High school sports took a small step toward normal Tuesday when the University Interscholastic League announced when schools could begin summer workouts.
The UIL’s announcement comes a day after Gov. Greg Abbott unveiled a second phase of the reopening of Texas, which included youth sports and summer camps being allowed to open and professional sports leagues hosting events without spectators by the beginning of June.
“UIL is aware of Governor Abbott’s May 18 announcement and is actively working with appropriate state officials to allow schools to begin limited summer strength and conditioning and marching band activities on June 8,” the UIL posted on its social media accounts Tuesday afternoon.
More details regarding guidelines and restrictions are being finalized and will be released to schools, the UIL’s announcement stated.
Dickinson ISD athletic director and head football coach John Snelson said he was surprised the UIL allowed the return of summer workouts this soon but was excited to be able to coach his student athletes once again.
“The kids and the coaches have been apart from each other for so long, and we’ve kind of gotten out of our routine,” Snelson said. “We’re really excited to get back together and get in that routine of getting better every day and building that camaraderie and team chemistry and getting back to work.”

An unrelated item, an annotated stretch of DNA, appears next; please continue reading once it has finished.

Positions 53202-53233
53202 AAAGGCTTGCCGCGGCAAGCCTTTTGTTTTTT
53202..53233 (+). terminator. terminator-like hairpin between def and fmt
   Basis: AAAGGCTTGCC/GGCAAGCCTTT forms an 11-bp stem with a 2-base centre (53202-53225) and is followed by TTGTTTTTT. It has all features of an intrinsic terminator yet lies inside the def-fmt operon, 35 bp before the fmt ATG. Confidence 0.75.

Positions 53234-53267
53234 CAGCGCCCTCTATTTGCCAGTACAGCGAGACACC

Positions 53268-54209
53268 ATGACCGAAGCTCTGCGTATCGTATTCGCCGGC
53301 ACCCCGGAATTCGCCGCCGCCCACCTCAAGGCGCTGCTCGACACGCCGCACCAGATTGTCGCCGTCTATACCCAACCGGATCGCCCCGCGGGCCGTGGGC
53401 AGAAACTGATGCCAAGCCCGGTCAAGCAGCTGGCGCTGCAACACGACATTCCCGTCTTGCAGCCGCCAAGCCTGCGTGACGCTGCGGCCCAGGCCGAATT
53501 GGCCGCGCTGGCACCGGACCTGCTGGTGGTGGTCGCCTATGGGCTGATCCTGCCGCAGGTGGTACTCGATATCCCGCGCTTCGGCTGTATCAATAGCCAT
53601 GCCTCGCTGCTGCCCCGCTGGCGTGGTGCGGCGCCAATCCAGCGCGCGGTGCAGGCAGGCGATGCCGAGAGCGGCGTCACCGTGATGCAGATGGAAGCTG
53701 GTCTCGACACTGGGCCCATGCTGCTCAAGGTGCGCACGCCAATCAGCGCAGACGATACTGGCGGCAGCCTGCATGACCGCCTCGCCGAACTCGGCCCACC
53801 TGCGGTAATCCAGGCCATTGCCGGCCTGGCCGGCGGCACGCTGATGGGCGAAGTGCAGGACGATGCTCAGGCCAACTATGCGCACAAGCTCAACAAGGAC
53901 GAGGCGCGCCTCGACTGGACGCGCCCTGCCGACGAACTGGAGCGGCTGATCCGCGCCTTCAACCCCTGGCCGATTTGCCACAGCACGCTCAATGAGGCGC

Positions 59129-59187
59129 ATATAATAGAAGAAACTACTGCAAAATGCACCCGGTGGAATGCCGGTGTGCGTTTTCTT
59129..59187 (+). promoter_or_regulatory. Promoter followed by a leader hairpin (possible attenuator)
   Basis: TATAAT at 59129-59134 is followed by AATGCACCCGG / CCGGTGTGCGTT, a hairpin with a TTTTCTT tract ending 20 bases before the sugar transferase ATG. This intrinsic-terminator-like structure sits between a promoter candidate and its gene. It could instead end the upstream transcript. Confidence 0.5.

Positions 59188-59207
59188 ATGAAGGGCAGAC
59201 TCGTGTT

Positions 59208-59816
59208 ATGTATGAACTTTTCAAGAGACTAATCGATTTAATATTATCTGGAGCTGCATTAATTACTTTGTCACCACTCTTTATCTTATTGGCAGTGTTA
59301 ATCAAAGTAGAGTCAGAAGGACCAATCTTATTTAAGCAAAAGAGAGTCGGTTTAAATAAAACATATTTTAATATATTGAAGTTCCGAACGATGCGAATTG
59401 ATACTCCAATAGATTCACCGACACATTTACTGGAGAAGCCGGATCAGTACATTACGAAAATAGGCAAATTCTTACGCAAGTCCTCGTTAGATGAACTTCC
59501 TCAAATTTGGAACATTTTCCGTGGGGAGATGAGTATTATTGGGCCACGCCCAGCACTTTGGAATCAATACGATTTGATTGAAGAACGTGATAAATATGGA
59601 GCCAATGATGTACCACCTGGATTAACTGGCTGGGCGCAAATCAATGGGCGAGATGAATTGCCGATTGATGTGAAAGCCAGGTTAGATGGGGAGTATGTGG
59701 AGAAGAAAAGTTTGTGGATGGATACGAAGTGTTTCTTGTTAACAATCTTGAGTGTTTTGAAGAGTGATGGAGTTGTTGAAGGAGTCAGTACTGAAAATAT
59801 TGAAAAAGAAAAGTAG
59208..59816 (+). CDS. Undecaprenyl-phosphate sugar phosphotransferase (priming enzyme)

Striking a delicate balance between safety and getting players prepared for their seasons under a hot Texas sun is nothing new to local coaches, but the coronavirus pandemic certainly adds a new wrinkle to the equation. While schools wait for forthcoming guidance from the UIL, athletic departments will be preparing to enact COVID-19 safety measures.
Those measures likely will include screening questions, temperature checks, coaches wearing face masks, daily sanitation of equipment and facilities, student-athletes bringing their own water or sports drink from home, social distancing and limitations on overall group size, as well as a set athlete-to-coach ratio.
“There’s a lot of planning to go through over the next three weeks to get everything ready so everybody knows exactly what needs to happen,” Galveston ISD athletic director Walter Fortune said. “And when that comes, we’re going to have to reteach the kids all of this because it’s not the same as it was before spring break.”
Although programs can be proactive in their preparation for the return of student athletes, there also are multiple questions the UIL will have to address.
“If they are going to let us in our weight rooms, then what are the limitations going to be,” Snelson said. “Are they letting us inside gyms, and if they do, then what are the limitations going to be? If we’re outside, what kind of equipment can we use? Those are just kind of the final touches that we’re working on.”
Once plans for a return to summer workouts are formed, they’ll go before school superintendents for final approval.